Over the past couple of days, I have been archiving published fMRI projects, and copying data from SD cards to start new ones. I have written previously about ways in which I have copied and verified copied files, and this is a quick update to that post to document another tool for verifying copies.

As far as the copying itself is concerned, I still swear by Teracopy. As far as verifying that copies have been successfully made though, I have recently started using Exactfile. The tagline “Making sure that what you hash is what you get” sums up the procedure for using Exactfile, once you have installed it on a Windows machine.

Exactfile in action
Exactfile in action
  1. Create a single file checksum, or, if you are comparing all the files and subfolders within folders (even massive folders containing gigabytes of fMRI data) a checksum digest (illustrated above). This will be saved as a file using which you can…
  2. Test your checksum digest. You locate your digest file and the copied data you wish to compare against the checksums, and it runs through making sure each file is identical.

That’s it – pretty straightforward. Step 1 takes a little longer than Step 2, and if you’re comparing hundreds of thousands of files, you should prepare to have this running in the background as you get on with other stuff.

I am heavily reliant on Google Reader for how I keep up with scientific literature.

I have customised RSS feeds for PubMed search terms. I have RSS feeds for journal tables of contents. I access my Reader account on my work computer via the website, on my iPad with the paid version of Feeddler and on my Android with the official Google app. I use IFTT to and a Gmail filter to send everything I star for reading back to my email account so it can all get dealt with at work. It’s not perfect, but it’s efficient and it has taken me well over five years to arrive at this system.

And now, thanks to Google’s decision to kill Reader, I’m going to have to figure it all out again. That is, if Google Reader’s demise doesn’t kill RSS.

Right now, this video resonates with me.

English: Extract from Raspberry Pi board at Tr...
The Raspberry Pi (photo credit: Wikipedia)

A few months ago, I suggested that Raspberry Pis could be used as a barebones experiment presentation machine. Since then I have got my hands on one and tinkered a little, only to be reminded yet again that my inability to do anything much in both Linux and python is a bit of a problem.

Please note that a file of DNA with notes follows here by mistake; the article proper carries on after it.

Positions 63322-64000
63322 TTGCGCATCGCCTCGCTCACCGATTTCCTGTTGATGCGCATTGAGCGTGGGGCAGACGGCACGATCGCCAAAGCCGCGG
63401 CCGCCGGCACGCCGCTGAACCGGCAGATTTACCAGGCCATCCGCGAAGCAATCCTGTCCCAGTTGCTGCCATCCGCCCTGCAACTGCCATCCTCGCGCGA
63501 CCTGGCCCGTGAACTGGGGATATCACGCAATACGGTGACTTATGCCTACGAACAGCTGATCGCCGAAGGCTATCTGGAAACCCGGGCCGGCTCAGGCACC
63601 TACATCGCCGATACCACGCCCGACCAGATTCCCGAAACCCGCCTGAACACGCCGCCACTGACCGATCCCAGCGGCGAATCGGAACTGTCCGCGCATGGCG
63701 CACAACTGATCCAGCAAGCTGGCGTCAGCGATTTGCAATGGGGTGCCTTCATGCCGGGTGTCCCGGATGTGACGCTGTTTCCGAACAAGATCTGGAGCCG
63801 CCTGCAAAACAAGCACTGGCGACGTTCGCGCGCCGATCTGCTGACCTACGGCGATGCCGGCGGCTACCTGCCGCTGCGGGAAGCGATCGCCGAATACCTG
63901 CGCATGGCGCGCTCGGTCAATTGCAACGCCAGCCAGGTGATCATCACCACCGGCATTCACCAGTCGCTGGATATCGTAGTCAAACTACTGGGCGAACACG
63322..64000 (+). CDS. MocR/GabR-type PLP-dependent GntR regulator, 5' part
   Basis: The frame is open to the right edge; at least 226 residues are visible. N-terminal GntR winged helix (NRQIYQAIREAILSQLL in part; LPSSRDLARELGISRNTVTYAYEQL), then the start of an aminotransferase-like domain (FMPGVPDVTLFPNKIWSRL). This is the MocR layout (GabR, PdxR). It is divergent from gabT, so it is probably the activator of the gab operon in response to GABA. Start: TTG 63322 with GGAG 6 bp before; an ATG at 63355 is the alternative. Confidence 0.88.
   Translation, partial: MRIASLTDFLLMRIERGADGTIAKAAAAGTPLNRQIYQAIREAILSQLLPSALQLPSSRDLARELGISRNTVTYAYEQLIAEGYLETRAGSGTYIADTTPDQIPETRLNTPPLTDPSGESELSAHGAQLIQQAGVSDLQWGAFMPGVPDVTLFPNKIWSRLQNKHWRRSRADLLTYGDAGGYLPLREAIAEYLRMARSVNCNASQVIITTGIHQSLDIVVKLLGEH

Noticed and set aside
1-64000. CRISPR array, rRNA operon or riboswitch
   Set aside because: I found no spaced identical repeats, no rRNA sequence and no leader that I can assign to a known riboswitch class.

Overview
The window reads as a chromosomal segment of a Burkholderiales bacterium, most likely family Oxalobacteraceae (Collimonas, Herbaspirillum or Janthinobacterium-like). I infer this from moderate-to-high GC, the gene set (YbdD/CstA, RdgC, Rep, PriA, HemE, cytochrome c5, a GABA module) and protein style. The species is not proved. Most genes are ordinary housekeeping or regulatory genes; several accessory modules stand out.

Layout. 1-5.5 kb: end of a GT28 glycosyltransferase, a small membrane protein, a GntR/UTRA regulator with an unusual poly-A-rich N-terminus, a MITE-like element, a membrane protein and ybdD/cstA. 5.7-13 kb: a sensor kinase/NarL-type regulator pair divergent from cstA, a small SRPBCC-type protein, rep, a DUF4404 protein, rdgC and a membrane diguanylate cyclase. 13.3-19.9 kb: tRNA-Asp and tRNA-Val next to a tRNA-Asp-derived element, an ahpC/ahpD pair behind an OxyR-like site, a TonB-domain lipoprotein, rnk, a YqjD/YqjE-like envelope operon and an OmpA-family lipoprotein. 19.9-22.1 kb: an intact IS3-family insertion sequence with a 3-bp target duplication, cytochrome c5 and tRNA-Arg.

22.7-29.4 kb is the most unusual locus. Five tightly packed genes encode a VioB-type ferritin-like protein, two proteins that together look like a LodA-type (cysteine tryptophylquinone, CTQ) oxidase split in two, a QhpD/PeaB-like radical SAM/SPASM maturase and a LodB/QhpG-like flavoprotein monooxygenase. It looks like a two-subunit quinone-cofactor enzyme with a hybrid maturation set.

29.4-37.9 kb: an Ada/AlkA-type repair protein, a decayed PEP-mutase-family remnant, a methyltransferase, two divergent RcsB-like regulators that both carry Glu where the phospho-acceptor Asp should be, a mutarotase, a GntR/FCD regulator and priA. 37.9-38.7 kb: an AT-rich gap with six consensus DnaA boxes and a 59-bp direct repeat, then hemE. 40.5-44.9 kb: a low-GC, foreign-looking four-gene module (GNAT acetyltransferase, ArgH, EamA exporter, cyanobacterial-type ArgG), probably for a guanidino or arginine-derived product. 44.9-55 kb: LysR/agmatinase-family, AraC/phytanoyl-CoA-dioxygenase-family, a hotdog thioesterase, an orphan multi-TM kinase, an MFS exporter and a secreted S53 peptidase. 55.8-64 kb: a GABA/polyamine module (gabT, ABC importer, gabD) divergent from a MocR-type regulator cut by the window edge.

Fortunately, others with more technological nous have been busy exploring the capabilities of the Pi, with some exciting findings. On the Cognitive Science Stack Exchange, user appositive asked “Is the Raspberry Pi capable of operating as a stimulus presentation system for experiments?” and followed up at the end of January with a great answer to their own question, including this paragraph:

The RPi does not support OpenGL. I approached this system with the idea of using a python environment to create and present experiments. There are two good options for this that I know of, opensesame and psychopy. Psychopy requires an OpenGL python backend (pyglet), so it won’t run on the Rpi. Opensesame gives you the option of using the same backend as PsychoPy uses but has other options, one of which does not rely on openGL (based on pygames). This ‘legacy’ backend works just fine. But the absence of openGL means that graphics rely solely on the 700 mHz CPU, which quickly gets overloaded with any sort of rapidly changing visual stimuli (ie. flowing gabors, video, etc.).

Because of the lack of OpenGL support on the Pi, Psychopy is out (for now) leaving OpenSesame as the best cog psych-focused python environment for experiment presentation. The current situation seems to be that the Pi is suboptimal for graphics-intensive experiments, though this may improve as hardware acceleration is incorporated to take advantage of the Pi’s beefy graphics hardware. As things stand though, experiments with words and basic picture stimuli should be fine. It’s just a case of getting hold of one and brushing up on python.